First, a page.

Optical interconnect for flexible electronics

Update on one of the more intriguing technologies for chip-to-chip communications.

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By Michael P.C. Watts

At Photonics West, Dow Corning and IBM disclosed a photo-patternable optical interconnect materials set that can support 25 cm interconnect lengths, can be part of a flexible PCB, and survive the industry standard “Telcordia” environmental stress test.

The idea of optical interconnect has been circulating as soon as it was realized that chip to chip communications could be a limit to system processing speed. The industry’s continued success in matching Moores’s law means that fewer chips are needed for a given functionality. In essence, chip to chip delays have been avoided by combining chips. Meanwhile, research has continued to develop optical sources and receivers in silicon with the thought of future need for optical interconnect off chip or within chip.

The group at Dow Corning was given the challenge of making an optically pattern-able flexible waveguide, presumably driven by the latest trend in thin flexible devices. The optical waveguide consists of a patternable core waveguide , and a clad. The clad need a refractive index lower than the core in order to form the waveguide. The refractive index difference is relatively small around 0.02 in order to provide an NA that matches the source. These sort of small index changes are enabeled by simple composition changes. Dow Corning had developed two different polysiloxane materials for core and clad. In this project they had to make the clad flexible and ensure adhesion between all the layers so they can flexed successfully.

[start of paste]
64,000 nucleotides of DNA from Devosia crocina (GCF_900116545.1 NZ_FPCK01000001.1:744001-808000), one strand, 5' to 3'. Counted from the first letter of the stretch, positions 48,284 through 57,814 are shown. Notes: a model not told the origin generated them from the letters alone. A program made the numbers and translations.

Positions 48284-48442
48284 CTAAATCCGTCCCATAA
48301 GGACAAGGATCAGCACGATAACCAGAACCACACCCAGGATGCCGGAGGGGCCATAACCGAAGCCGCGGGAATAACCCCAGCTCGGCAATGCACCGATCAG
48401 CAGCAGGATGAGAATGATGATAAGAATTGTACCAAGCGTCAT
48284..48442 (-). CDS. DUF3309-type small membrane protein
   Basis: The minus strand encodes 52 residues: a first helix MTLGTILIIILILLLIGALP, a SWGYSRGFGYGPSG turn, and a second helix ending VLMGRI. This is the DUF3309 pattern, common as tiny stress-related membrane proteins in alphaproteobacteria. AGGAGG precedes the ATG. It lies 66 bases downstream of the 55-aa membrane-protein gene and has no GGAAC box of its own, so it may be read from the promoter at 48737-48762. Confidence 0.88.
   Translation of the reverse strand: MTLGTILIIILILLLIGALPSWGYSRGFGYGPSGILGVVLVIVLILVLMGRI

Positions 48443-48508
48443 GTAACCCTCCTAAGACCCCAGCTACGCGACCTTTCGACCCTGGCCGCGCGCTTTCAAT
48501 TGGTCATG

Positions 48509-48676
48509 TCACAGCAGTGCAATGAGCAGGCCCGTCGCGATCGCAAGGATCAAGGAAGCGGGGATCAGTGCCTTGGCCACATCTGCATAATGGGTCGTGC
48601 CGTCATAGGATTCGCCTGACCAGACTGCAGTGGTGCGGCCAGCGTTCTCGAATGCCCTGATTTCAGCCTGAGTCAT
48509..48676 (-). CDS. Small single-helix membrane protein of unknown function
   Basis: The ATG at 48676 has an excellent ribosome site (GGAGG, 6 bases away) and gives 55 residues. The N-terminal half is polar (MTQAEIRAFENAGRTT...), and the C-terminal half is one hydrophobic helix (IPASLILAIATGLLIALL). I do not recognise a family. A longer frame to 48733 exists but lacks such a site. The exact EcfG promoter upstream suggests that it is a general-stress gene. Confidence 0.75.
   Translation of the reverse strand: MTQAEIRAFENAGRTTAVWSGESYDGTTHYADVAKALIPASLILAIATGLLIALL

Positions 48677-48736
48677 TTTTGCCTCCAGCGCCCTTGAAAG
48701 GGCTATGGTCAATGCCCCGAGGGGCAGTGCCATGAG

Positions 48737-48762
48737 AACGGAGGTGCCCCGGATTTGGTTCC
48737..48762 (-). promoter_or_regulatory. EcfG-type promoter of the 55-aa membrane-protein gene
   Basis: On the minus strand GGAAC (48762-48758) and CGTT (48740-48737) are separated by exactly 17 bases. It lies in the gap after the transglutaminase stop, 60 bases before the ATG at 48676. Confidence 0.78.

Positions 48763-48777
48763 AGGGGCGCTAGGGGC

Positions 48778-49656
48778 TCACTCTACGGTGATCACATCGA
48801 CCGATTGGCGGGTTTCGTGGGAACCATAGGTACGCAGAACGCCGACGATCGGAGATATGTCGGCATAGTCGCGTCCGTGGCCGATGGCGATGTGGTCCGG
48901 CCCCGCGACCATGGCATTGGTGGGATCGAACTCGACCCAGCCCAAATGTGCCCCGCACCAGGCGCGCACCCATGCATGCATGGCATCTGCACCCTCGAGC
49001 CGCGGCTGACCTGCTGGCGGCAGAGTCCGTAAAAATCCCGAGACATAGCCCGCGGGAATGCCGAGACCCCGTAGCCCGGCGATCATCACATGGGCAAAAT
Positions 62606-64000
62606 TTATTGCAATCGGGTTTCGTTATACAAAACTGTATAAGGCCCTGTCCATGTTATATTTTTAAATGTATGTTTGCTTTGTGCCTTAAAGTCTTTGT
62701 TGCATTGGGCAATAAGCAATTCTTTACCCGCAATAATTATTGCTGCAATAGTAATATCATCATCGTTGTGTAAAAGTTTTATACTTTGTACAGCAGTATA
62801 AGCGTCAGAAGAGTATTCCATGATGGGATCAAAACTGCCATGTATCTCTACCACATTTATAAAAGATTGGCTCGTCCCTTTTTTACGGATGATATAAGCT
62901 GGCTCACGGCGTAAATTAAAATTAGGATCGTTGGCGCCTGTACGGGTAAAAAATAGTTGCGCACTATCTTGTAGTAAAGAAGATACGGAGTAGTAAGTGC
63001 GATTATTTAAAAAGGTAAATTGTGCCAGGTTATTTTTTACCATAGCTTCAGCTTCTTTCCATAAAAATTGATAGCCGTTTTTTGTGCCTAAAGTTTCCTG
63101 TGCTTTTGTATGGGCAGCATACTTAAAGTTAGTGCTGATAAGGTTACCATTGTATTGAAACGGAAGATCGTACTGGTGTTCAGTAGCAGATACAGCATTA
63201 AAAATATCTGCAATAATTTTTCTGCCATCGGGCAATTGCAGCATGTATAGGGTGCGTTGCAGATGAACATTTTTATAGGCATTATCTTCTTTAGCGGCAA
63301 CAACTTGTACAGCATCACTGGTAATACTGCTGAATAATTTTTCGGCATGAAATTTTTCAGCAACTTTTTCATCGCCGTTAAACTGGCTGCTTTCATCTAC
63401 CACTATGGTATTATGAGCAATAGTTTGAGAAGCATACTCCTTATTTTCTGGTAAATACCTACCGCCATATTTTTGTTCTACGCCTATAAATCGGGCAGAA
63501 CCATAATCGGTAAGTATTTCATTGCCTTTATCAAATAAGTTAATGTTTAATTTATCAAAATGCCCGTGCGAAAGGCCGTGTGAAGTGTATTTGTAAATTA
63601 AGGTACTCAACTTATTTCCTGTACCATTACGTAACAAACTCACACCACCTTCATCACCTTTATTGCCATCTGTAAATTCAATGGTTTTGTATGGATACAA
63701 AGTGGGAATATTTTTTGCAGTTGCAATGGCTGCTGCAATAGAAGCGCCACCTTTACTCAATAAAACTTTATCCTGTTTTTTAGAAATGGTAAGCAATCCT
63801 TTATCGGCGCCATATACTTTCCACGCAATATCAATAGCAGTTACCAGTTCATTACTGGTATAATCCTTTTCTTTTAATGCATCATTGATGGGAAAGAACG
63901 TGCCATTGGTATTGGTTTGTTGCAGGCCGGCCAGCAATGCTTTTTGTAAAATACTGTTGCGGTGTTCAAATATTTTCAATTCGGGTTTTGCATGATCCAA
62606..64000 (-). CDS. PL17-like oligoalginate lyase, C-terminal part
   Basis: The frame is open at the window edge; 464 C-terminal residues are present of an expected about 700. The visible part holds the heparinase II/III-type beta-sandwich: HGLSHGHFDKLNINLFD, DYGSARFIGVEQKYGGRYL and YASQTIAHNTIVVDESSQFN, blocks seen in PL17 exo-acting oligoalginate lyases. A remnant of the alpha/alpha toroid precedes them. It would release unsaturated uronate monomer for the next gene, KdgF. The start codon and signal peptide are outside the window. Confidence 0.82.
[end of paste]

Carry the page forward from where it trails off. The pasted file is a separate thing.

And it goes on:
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Photo from Dow Corning showing a flexibility test on a waveguide.

The paper at Photonics West disclosed all sorts of test data showing the performance of a 50×50 um waveguide in environmental and mechanical stress tests.

My take is that this sort of testing suggests that optical interconnect PCB at IBM is moving from research into application feasibility testing, which is a significant step towards commercialization.

About the Author
—Mike Watts has been patterning since 1 um was the critical barrier, in other words for a longtime. I am a tall limey who is failing to develop a Texas accent here in Austin. I have a consulting shingle at www.impattern.com.

My blog “ImPattering” will focus on the latest developments in the business and technology of patterning. I am particularly interested in trying to identify how the latest commercial applications evolve.